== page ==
It actually wasn’t so bad – it was pretty crunchy and airy, almost like the food version of Styrofoam. The taste wasn’t as bad as some other insects/bugs I’ve tried like beetles and maggots.

13. Llama (Bolivia)

When I was in Bolivia, I tried llama meat a few times, and I LOVED it!  After all, llama is Bolivia’s national animal and there is NO shortage of them roaming around the high plains (12,000+ ft above sea level).

How was it prepared?

I tried llama twice.  The first time, it was served like a steak in cut up pieces (top), and the other time it was llama jerky (bottom).

What did it taste like?

It is very similar to beef, but with a little stronger flavor and scene. I would definitely try it again!

14. Kangaroo Pizza (Australia)

On my first trip to Australia, I visited Sydney and I couldn’t wait to try some kangaroo!  Obviously, kangaroos are only living in Aussie, so this is the only place to get my hands on some fresh ‘roo.

How was it prepared? 

Like beef, you can kangaroo in several different ways.  The time I tried it, it was served in cut up slices on a delicious pizza.

What did it taste like?

The pizza that I ate made it a bit harder to distinguish the true flavor, but I thought it tasted like a mixture of cow and buffalo meat… It’s not too overpowering, but it does have a nice gamey flavor.  I would def eat it again!

15. Roasted Pigeon (Vietnam)

Out of all countries in the world, I think Vietnam eats the most bizarre foods… While I was walking around the popular night market in Hanoi, I saw a bunch of people eating pigeon from a street food vendor.   Before thinking twice, I ordered a plate.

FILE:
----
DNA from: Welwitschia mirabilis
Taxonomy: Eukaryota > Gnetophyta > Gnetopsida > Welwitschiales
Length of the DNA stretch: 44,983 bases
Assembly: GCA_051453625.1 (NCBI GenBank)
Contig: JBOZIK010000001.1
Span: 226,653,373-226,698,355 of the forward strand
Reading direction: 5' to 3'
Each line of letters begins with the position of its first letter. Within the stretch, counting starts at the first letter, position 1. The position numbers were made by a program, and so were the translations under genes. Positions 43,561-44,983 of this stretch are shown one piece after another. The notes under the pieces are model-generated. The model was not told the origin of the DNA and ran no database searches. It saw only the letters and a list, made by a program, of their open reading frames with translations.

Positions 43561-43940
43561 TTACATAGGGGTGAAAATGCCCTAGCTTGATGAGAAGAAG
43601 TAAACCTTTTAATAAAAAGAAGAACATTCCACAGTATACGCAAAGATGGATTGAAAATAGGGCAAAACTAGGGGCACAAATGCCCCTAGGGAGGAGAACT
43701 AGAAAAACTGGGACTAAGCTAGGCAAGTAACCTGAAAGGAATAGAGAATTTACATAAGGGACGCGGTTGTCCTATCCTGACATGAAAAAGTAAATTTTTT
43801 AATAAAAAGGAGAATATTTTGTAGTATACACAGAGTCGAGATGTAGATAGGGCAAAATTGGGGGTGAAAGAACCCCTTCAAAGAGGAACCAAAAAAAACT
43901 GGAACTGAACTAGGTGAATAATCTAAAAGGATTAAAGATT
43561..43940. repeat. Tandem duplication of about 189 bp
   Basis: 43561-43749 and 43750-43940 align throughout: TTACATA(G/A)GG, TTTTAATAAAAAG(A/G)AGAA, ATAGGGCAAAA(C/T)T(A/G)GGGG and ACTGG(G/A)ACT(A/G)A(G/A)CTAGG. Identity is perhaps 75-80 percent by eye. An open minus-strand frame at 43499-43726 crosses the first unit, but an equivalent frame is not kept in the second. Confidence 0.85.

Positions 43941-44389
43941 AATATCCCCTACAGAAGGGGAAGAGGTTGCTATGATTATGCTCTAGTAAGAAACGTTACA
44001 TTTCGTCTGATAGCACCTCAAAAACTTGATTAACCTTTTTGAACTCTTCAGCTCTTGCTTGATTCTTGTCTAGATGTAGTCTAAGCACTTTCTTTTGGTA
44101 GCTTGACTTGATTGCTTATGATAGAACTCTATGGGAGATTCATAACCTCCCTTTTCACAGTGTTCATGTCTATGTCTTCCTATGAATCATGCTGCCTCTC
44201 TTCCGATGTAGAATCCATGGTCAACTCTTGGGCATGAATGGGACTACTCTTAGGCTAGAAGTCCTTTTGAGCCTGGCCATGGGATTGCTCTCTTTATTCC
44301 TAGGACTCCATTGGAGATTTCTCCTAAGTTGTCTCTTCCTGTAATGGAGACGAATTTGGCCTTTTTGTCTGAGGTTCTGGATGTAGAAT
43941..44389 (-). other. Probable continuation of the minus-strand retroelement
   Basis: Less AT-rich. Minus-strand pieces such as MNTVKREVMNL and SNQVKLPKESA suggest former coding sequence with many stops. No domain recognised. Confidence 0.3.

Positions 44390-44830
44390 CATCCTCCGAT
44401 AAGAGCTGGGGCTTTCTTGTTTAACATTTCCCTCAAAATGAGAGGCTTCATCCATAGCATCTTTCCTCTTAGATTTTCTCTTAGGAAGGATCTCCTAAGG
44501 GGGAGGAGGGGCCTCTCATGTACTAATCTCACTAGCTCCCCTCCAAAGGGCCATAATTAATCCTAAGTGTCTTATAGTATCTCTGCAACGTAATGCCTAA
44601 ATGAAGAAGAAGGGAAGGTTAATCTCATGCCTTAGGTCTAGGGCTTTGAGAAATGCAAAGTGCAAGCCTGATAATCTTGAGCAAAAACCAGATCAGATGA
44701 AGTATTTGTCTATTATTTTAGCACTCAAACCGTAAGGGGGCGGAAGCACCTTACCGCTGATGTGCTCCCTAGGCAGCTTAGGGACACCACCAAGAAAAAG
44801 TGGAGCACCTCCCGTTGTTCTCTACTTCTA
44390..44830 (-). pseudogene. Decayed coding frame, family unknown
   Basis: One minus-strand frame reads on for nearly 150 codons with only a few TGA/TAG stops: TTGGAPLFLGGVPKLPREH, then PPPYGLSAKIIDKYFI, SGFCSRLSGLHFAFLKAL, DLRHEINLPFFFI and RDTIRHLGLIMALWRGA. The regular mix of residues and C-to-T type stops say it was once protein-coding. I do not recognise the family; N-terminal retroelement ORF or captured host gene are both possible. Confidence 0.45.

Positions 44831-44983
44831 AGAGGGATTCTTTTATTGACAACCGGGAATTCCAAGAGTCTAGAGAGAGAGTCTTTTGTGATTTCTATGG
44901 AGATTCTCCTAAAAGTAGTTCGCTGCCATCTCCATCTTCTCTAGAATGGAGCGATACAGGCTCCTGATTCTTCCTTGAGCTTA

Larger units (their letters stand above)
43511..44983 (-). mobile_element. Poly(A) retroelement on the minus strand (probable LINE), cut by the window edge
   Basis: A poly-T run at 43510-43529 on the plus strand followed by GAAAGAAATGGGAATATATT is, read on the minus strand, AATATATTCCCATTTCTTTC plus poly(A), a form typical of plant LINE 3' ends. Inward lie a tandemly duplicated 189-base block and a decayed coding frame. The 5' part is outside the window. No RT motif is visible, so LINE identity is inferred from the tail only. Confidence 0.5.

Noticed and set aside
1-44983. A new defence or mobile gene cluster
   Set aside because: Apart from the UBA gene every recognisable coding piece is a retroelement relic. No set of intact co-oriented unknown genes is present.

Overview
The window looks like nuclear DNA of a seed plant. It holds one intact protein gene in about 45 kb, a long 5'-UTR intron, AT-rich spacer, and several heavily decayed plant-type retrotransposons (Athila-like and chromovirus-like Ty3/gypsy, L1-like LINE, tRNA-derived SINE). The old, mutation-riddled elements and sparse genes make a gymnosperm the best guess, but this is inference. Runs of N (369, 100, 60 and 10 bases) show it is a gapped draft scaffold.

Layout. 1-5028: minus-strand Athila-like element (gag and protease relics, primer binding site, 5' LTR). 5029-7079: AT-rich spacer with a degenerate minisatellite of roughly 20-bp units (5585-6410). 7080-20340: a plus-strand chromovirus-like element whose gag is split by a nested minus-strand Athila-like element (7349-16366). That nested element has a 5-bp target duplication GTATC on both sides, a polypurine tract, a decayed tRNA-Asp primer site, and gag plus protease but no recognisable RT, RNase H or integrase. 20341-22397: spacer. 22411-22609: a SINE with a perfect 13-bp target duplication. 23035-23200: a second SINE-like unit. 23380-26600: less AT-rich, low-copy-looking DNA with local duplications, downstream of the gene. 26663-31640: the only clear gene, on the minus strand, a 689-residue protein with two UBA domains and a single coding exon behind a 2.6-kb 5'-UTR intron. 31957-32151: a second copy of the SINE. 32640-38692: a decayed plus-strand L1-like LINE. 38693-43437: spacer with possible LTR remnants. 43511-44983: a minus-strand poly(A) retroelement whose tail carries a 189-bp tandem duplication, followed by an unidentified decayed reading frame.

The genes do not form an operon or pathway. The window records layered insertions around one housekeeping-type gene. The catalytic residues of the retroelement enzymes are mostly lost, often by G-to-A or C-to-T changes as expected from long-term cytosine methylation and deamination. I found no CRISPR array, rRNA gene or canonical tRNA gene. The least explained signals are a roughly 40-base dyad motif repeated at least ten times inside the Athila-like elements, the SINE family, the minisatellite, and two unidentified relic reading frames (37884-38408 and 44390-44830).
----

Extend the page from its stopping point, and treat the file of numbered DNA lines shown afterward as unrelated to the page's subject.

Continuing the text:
How was it prepared? 

Pretty simple – roasted.  There wasn’t much spice added (if any at all).   The pigeon was served alongside delicious fried rice.

What did it taste like?

Surprisingly, this was my favorite out of all bizarre foods I’ve eaten!  The taste was similar to peeking duck (of China).  I would absolutely eat this again, and I probably will considering that I am currently living in Hanoi!

What is the craziest food you’ve ever eaten?

Drew Binsky

A graduate from The University of Wisconsin-Madison, Drew Binsky has visited 190+ Countries since 2012.He first caught the travel bug while studying abroad in Prague, then taught English in Korea, and now he's on a mission to visit every country on earth.Follow his journey on YouTube & Instagram @drewbinsky 🙂

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2 thoughts on “Most Bizarre Foods I’ve Eaten

  1. Hey Drew, I love watching your videos. Did you ever get the chance to eat Hákarl? It’s fermented greenland shark. Essentially it is buried in black sand, left to rot as the process of fermentation derived by the putrefaction is the only way to remove the ammonia from the flesh of the shark. Afterwards, it is cured and dried over a few months (4-5). It often comes up as one of the weirdest and nastiest things to eat but I found it quite okay when I had it in Iceland.

  2. Surstromming (fermented herring). I didn’t eat it in Sweden, but at the L.A. branch of the Swedish disgusting food museum. It tastes like anchovies, but it has the smell of fresh dog crap. But unlike anchovies, the fecal smell prevents it from being used as a condiment.